• Retired later that year after injuries continued to dog him, this time in camp with the Seattle Seahawks. 

  • After a few years off, Naposki returned to the Dragons in 1996, winning World Bowl 97.
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ACCOLADES:

  • Barcelona Dragons Hall of Fame

NOTES:

As this was a first for me, it should be noted, that yes, I wrote Eric in prison for his autograph. While this may seem wrong to many, I do not presume to give fame to him or the crimes that were committed in regards to this case- rather my solicitation for his signature is an attempt by me to frame a certain time in our lives when things were more simple and innocent.

Eric wrote me a long and impassioned letter on multiple slips of paper talking to me about the time he played in the World League. He also included a copy of these copies of his accomplishments from his playing days, and thanked me for writing him. Erik was convicted of murder in 2012, and received life without parole. The case itself is not without its warts, as he was convicted on purely circumstantial evidence, and a loss of exculpatory evidence, partially due to a delay in the prosecution of the case. -He has always maintained his innocence. Currently his case is under investigation by a 501 nonprofit legal organization

that is committed to exonerating individuals who claim to have been wrongly convicted. From what I understand he also passes the time working as a member of the California Wildfire Inmate team.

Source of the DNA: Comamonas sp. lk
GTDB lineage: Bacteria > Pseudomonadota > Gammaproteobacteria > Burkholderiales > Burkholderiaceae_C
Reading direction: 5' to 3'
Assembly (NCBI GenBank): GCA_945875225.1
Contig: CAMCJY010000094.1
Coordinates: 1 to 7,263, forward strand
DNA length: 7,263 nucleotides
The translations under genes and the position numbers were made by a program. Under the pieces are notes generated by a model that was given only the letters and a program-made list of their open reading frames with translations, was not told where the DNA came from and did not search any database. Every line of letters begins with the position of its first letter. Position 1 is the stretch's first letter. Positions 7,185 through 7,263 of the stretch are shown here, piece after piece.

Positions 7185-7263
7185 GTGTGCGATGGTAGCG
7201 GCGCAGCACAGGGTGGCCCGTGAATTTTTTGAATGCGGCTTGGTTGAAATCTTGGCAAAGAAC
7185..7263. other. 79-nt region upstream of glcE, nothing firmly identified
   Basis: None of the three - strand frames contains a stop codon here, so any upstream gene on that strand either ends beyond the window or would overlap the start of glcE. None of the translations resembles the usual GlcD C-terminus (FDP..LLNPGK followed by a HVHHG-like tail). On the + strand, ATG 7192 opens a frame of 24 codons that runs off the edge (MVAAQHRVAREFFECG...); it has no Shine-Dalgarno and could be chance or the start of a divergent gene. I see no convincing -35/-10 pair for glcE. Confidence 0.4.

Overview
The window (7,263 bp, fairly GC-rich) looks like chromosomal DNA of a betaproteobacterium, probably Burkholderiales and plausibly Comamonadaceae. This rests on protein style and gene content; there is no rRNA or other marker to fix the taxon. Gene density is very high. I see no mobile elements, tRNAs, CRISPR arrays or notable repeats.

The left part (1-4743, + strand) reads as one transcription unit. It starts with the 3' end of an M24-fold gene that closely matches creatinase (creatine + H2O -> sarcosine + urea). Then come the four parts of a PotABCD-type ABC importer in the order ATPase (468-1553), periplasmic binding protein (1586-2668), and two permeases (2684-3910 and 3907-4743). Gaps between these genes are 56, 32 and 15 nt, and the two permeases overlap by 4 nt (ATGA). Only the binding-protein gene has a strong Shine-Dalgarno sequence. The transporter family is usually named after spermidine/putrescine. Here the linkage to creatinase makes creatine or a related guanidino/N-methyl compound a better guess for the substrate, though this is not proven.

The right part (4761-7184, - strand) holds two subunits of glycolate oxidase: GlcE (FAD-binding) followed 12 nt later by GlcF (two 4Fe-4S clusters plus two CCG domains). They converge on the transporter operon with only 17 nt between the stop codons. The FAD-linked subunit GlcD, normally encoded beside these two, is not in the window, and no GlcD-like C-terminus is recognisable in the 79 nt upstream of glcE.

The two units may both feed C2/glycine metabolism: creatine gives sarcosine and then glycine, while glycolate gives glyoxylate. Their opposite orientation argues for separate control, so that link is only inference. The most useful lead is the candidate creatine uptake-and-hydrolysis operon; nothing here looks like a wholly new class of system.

I am not sure if Eric’s card is an error card or not as it spells his name Erik, and so does the Barcelona Dragons article above, however in most media it is spelled Eric.

Horne, Greg

Card: Ultimate World League 1992
Acquired: TTM 2020, C/o Work
Sent: 6/11 Received: 6/19 (8 days)
Failure: TTM 2020, C/o Home

Greg Horne punted at Arkansas during the SWC days and at one point was paired alongside future World League kicker Kendall John Trainor. Over his 4 years at Fayetteville, Greg punted 180 times for 8000 yards on the dot. In his Senior year of 1986, Greg boomed 49 punts for a 47.2 yard average earning him All-American Honors. (Coincidentally this is the highest average in Conference history.)

Horne was selected by the Bengals in the 5th round of the 1987 draft. During the strike shortened season of 1987, he’d split time with the Bengals and the St. Louis Cardinals, averaging 40.2 yards per punt on 43 attempts. He’d travel to Phoenix with the Cardinals franchise in ’88, and start a whole 16 game slate, punting 79 times for 3228 yards, with 16 punts inside the 20.

After a 2 year hiatus, he’d join the World League of American Football in 1991, and was selected by the London Monarchs with the 5th pick of the positional draft. He’d punt 37 times for the powerhouse Monarchs, averaging 38.7 yards per punt, and drop 11 of those inside the 20.

With Chris Mohr departed for the NFL, the Montreal Machine had Monte Robbins but at some point during the season, Greg came in and took over the starting punter duties. He’d have the best season of his career punting 19 times for 821 yards, a 43.2 yard average, and drop 4 punts inside the 20.

After retiring, Greg returned to Arkansas and is currently in radio.